Tuesday, April 6, 2010

The Beginning of Sin

At the close of chapter 2, we left Adam and Eve in the garden of Eden, where they enjoyed perfect union with the God and each other. However, chapter 3 opens abruptly and somewhat unexpectedly with the introduction of the serpent, a symbol of evil and temptation. The biblical writer intentionally contrasts the innocence of Adam and Eve (who were naked, but not ashamed), and the deceptiveness of the serpent (who was more crafty than any other beast of the field).
It is extremely important that we follow carefully the tactics used by the serpent to deceive Eve and Adam. The serpent presents a subtle reinterpretation of God's command not to eat of the tree of knowledge of good and evil. As one biblical scholar describes it, "the serpent does not lie, but tailors the truth to incite envy." We find this pattern of deception and temptation repeated again and again among God's people and in our own lives. As James writes in his epistle, "Each person is tempted when he is lured and enticed by his own desire. Then desire when it has conceived gives birth to sin, and sin when it is fully grown brings forth death" (James 1:14-15). This is precisely the pattern we see present in Genesis, chapter 3.
The theological importance of Genesis 3 is that it provides us with an account of the origin of sin, what historically has been referred to as the doctrine of original sin. Throughout the history of the church, theologians have differed substantially regarding the precise nature of original sin. Some have argued for the doctrine of total depravity, which asserts that people are by nature not inclined or even able to love God wholly with heart, mind, and strength, but rather all are inclined by nature to serve their own will and desires and to reject the rule of God. Others have asserted that human nature has remained essentially good, with only slight deficiencies due to the disobedience of Adam. Within the Anglican tradition we believe that due to the sin of humanity in the garden, "man is very far gone from original righteousness, and is of his own inclined to evil" (Articles of Religion - BCP 869). The Catechism states that although we are made in the image of God, from the beginning, human beings have misused their freedom and made wrong choices; we rebelled against God, and we put ourselves in the place of God. (BCP 845).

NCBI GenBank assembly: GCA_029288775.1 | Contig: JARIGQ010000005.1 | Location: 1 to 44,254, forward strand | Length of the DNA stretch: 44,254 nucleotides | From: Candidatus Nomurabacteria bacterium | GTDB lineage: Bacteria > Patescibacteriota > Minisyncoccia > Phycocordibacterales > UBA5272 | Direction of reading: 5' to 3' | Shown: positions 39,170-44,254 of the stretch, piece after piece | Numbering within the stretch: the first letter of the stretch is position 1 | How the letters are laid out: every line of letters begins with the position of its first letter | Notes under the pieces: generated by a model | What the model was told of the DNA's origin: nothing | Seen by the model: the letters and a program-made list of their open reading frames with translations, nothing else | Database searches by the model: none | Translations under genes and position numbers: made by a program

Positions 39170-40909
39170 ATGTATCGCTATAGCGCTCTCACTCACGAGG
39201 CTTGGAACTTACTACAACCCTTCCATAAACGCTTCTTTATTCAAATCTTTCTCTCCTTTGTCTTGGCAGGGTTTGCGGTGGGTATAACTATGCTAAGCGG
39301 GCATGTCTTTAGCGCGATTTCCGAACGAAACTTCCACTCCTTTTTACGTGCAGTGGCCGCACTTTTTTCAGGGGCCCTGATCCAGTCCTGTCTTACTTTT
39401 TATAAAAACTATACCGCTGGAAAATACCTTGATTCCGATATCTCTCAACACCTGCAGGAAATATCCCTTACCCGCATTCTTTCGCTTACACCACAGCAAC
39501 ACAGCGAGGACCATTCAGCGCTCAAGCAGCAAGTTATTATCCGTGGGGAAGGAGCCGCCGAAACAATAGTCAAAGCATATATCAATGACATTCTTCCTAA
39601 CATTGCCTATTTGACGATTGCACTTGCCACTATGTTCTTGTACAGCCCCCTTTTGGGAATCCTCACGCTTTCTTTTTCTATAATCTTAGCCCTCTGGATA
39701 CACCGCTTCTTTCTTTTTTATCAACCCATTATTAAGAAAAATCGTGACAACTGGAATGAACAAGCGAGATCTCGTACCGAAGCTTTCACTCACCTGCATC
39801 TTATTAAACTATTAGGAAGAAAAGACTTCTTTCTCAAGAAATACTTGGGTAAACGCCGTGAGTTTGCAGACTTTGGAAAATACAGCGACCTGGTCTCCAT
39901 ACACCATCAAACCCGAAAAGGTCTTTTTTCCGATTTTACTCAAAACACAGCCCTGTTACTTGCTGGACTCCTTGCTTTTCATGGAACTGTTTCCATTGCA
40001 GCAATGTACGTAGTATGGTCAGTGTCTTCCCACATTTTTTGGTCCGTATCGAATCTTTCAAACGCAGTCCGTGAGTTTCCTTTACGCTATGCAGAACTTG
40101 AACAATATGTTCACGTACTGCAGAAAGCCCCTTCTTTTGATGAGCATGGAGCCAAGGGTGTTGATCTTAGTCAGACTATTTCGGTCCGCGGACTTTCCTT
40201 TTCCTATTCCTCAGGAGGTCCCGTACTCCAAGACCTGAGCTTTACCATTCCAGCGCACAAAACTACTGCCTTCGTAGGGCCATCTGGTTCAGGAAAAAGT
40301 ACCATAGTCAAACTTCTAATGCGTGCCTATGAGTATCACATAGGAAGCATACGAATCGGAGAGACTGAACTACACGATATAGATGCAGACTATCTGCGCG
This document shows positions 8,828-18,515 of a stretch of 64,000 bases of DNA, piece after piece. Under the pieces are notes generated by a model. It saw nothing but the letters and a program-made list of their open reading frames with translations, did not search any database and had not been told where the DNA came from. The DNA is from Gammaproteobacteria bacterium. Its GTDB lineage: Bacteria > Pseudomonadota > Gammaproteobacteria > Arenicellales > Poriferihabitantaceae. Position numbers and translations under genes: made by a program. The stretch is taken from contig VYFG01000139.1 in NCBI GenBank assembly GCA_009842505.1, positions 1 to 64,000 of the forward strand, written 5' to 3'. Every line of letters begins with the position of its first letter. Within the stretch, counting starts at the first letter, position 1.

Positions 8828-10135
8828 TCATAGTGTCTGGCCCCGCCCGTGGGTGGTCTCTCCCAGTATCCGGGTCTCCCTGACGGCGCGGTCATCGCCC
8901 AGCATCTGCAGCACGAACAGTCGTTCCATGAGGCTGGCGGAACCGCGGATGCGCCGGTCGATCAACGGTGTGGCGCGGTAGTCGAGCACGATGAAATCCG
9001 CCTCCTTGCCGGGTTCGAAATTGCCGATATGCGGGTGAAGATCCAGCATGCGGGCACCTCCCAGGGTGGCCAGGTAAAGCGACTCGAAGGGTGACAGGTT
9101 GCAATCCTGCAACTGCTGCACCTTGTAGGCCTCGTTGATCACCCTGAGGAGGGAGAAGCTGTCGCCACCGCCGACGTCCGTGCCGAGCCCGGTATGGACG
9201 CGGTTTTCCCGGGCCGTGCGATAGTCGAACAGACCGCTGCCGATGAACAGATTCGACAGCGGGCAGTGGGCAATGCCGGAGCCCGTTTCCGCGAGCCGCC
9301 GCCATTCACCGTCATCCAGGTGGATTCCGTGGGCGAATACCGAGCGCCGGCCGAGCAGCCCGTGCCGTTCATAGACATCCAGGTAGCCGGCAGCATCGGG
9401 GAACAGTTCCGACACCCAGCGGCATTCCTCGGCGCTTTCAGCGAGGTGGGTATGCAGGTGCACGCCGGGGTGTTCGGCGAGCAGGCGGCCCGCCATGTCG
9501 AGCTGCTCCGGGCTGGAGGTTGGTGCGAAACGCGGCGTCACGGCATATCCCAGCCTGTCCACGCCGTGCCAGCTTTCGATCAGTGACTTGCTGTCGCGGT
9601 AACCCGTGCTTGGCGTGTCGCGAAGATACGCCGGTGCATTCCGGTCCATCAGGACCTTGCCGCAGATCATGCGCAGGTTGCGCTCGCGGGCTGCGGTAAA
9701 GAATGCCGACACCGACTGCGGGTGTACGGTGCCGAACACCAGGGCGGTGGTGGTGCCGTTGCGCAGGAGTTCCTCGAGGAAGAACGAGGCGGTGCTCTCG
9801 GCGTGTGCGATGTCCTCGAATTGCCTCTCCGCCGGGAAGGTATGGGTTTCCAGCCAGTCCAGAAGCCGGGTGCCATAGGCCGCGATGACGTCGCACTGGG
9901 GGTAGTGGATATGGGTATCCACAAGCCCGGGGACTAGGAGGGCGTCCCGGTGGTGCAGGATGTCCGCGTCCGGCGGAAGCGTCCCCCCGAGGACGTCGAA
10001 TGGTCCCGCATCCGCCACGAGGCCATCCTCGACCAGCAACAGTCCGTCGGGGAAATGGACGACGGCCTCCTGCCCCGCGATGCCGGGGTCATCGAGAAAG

Regardless of our exact understanding of original sin, Genesis 3 teaches us that due to our disobedience and rebellion against God, humanity is separated from God and the image of God in which we were created is greatly diminished and hindered. Thus, we are in need of the reconciliation and redemption offered through Jesus Christ.

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